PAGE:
By Rabiya Bower, MHSc, RD, LDN
As a mom and a registered dietitian, you may think my kid only eats “healthy” food. While our family does enjoy a variety of foods, my number one concern is ensuring she has a healthy relationship with food, and understands “all foods fit!” We focus on lots of fruits and vegetables, but also have room for things like pizza, ice cream, and candy. With summer right around the corner, I’m gearing up for a more relaxed schedule. Plus, between the snack shack at softball games and the pool snack bar, my kiddo has a lot of opportunities to indulge. As a registered dietitian and a mom, here’s how I handle the deluge of sweets.
What is sDOR?
Our family uses Ellyn Satter’s Division of Responsibility (sDOR) in Feeding. In a nutshell, sDOR is the idea that caregivers are responsible for what, when, and where children eat, while children get to choose how much and whether to eat what you provide. sDOR works no matter how old your child is! We’ve implanted this method since our daughter was born and feeding her has been a joy. She loves a variety of foods (including sweets) and we don’t face meal or snack time battles.
How Does the Division of Responsibility Work?
Here’s how sDOR works for my family: at any meal time, there are a variety of foods to choose from. Usually, I serve a starch, like pasta or rice; a lean protein, like chicken or fish; and one to two veggies. As the caregiver, I have already determined what is available, when it will be served, and where we are eating.
My daughter gets to choose which foods she wants and how much. We don’t argue about what she is choosing to eat or how much – that is in her control. Her appetite changes from day to day, and the amount she eats at any meal or snack reflects that. Because I determined what foods are available, I’m confident she’s getting good nutrition to grow!
One weekend, during a growth spurt, she ate five eggs in a row for breakfast – you read that right – FIVE! My husband cooked up one egg at a time, and she kept eating and asking for more. The next day, she had five pieces of toast! It felt like she grew five inches overnight. By using sDOR, I was able to provide her with nutrient rich food – eggs and toast – and she determined how much she ate. Was five eggs a lot to eat in one sitting?? Definitely! But she was hungry!! And I know her nutrient needs were balanced out by a variety of other foods she ate that day and overall, that week. (She’s never eaten five eggs in a row again.) I often think of the alternative – what if I had stopped her from eating? She would have been hungry (and whiny!) all day.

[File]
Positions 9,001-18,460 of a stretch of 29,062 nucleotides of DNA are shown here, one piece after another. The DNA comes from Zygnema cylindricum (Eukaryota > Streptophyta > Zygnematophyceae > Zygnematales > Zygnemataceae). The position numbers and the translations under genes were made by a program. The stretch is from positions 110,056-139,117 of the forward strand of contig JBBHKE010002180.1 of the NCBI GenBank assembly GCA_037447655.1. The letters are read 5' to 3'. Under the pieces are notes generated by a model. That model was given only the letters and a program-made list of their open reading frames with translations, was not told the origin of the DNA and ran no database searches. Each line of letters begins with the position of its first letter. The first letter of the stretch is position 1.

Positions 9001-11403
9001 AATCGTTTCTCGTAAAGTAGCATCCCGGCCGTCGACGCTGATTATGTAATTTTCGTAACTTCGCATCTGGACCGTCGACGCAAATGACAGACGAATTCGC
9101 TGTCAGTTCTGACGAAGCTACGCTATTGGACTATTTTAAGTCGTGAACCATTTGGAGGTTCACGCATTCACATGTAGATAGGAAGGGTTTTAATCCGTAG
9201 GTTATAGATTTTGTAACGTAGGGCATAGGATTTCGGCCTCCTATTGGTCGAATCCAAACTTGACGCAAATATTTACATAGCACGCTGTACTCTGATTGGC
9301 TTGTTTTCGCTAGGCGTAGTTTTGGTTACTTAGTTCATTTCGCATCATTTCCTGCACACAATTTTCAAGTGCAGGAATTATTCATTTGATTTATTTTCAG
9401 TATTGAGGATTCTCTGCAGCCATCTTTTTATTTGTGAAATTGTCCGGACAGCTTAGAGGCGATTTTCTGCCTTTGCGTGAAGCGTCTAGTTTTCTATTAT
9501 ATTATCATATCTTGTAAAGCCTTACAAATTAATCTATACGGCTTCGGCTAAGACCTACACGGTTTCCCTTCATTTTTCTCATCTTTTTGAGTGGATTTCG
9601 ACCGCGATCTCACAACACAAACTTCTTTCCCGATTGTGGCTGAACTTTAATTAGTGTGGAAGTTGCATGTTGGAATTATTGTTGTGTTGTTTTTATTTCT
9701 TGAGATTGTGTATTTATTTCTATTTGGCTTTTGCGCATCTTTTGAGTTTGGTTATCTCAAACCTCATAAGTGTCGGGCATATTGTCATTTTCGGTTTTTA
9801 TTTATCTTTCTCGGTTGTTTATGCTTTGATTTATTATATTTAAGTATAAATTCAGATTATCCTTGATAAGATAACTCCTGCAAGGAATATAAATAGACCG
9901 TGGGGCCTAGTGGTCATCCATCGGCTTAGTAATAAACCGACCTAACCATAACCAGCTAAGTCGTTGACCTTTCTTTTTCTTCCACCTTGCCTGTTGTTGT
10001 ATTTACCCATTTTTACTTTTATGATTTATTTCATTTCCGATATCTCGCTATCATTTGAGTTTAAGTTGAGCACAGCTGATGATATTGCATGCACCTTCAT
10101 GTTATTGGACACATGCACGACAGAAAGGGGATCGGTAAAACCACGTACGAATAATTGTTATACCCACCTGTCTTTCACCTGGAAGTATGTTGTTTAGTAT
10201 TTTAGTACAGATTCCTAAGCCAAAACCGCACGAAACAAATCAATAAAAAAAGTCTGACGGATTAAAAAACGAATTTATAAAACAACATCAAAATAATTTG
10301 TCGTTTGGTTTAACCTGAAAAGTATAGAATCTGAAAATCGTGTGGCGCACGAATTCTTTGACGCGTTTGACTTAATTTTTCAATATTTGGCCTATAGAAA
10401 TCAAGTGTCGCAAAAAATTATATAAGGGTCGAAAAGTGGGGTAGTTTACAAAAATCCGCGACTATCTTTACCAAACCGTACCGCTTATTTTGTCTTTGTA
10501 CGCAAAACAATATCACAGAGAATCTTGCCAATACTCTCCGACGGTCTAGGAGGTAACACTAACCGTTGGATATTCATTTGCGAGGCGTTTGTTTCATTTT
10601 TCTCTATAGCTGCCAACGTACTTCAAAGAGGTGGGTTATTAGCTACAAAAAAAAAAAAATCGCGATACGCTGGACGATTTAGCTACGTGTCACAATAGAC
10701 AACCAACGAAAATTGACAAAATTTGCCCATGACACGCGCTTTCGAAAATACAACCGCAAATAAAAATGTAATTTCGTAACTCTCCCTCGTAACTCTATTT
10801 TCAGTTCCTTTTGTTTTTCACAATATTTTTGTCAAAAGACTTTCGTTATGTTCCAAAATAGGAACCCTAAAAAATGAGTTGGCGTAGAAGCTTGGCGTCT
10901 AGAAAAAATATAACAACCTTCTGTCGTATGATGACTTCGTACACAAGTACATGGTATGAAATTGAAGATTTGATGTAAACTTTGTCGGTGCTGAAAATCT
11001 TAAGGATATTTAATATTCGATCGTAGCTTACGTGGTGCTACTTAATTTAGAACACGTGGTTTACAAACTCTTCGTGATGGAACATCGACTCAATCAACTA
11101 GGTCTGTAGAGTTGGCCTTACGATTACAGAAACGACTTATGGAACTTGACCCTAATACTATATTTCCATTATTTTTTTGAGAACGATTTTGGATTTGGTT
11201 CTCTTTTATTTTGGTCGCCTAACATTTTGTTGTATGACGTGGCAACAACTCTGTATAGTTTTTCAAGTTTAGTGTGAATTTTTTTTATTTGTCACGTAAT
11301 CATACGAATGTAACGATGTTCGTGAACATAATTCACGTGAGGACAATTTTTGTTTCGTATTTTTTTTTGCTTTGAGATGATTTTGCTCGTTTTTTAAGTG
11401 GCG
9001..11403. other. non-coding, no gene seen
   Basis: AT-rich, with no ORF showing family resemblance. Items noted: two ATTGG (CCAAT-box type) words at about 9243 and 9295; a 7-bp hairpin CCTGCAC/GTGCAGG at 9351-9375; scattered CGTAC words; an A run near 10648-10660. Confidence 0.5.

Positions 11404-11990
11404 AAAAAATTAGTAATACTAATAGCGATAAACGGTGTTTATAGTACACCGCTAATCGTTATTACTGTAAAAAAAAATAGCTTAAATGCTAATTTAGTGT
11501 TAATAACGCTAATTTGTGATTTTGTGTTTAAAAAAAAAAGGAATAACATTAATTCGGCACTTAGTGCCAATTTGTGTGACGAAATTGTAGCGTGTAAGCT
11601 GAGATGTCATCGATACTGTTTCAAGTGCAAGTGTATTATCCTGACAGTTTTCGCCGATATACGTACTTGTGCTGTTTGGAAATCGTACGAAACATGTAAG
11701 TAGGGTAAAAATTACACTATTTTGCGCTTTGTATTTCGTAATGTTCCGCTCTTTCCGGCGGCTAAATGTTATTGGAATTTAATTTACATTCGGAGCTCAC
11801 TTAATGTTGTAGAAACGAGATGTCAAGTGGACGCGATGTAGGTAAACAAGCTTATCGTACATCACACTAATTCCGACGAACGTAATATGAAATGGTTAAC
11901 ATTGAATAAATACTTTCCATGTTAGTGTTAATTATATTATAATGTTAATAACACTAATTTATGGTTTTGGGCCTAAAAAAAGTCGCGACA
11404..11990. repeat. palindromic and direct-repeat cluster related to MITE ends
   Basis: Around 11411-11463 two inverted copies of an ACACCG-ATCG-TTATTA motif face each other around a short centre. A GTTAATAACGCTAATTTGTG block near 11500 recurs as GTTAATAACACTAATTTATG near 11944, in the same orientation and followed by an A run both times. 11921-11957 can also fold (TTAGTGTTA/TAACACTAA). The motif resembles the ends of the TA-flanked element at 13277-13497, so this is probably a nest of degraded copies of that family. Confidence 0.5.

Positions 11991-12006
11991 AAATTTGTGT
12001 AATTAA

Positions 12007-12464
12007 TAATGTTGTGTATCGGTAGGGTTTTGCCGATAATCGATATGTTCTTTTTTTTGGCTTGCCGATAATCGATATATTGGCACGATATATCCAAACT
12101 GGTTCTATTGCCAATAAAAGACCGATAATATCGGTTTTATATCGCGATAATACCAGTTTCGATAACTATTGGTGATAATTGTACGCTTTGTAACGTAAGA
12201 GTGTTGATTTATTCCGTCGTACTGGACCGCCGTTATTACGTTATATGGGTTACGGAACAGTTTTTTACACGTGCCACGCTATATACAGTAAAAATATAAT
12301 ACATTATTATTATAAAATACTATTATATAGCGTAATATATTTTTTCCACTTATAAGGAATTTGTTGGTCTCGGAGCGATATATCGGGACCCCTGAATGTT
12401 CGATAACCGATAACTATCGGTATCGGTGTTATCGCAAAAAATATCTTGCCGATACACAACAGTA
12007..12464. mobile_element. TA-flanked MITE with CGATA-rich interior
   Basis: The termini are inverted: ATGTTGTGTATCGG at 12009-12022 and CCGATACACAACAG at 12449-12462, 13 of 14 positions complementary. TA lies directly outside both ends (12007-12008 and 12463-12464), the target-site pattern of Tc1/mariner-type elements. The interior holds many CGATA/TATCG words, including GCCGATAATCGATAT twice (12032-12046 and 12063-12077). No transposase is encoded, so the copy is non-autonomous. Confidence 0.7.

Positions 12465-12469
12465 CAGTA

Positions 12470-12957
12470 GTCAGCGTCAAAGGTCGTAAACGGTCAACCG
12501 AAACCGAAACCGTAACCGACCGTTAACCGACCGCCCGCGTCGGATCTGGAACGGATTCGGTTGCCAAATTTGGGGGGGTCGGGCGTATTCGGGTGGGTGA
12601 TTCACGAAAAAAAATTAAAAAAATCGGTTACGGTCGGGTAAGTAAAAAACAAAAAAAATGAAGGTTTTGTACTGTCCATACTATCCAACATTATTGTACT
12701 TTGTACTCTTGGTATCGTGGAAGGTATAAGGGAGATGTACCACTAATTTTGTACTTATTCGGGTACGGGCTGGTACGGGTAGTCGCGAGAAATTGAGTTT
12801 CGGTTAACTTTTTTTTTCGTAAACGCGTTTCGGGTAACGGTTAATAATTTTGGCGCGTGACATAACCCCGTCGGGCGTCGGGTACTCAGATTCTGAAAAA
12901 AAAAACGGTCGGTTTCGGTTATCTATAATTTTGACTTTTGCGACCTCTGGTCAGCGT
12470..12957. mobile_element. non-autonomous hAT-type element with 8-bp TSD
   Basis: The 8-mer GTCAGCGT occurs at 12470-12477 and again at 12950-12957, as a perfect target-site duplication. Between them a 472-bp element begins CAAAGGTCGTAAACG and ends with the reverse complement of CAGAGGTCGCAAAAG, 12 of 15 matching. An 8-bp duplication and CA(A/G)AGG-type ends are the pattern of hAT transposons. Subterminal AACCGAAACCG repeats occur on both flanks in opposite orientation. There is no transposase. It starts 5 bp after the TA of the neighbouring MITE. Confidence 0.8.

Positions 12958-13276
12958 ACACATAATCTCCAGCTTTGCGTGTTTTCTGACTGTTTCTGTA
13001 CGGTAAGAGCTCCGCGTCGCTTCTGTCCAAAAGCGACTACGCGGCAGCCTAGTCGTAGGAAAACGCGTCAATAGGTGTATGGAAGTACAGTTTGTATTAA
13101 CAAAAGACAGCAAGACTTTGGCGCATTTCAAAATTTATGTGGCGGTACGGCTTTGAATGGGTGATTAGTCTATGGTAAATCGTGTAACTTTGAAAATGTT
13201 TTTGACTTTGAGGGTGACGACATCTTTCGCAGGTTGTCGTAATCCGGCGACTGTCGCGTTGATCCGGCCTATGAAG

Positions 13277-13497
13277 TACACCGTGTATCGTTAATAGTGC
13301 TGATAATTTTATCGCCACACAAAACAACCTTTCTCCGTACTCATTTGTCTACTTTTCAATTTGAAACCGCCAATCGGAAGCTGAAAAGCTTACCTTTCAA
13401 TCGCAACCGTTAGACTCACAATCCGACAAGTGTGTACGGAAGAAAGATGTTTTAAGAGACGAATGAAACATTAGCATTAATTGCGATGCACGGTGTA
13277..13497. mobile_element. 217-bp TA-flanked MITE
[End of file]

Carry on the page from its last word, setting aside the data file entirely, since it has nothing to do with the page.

How We Enjoy Dessert & Treats
Treats, of course, are different – we don’t encourage her to have five servings of dessert in one sitting. Instead, our family works together to think about our day and determine where we want a sweet. We do include something indulgent every day, whether that’s ice cream with dinner or a homemade baked good as an after school snack. While foods like fruits and vegetables are offered in unlimited amounts, our daughter knows everyone gets one serving of dessert.
This works because my daughter doesn’t feel deprived – she knows she’s allowed to have something sweet most days and doesn’t obsess or overindulge at birthday parties or other celebrations. Because she knows she’s in charge of eating how much of any food she wants, she’ll often leave some dessert on her plate whenever she’s full. Some days, she does choose to lead with the sweet, and some days, she refuses it all together! Overall, I know her diet is balanced and nutritious, and I know she’s developing a healthy relationship with food.
Interested in learning more about Ellyn Satter’s Division of Responsibility? Check out her website here.
Wish something like this existed for adults? You’re in luck! Intuitive Eating is all about learning your body’s hunger and fullness cues, and listening to them (and much more). More information on Intuitive Eating can be found here.
Bio: Rabiya Bower is the program coordinator for the MS in Nutrition & Dietetic Practice Program at Thomas Jefferson University. She’s worked for The GIANT Company, The Food Trust, Manor College, and WIC. She won the Pennsylvania Academy of Nutrition and Dietetics Outstanding Preceptor Award for 2020 and is one of four dietitians selected for the Academy of Nutrition & Dietetics Diversity & Inclusion Leaders Program. Rabiya is the Scholarship & Awards Chair for PAND AME 2021, and the Public Policy Coordinator for PhillyAND. She also volunteers with the mentor program for Diversify Dietetics.
In her free time, she loves have spontaneous dance parties in the kitchen with her daughter, test new fusion recipes, and review children and young adult books with strong Black and brown lead characters. You can check out what she’s cooking @rabiyabowerrd and see her book reviews @beti.books.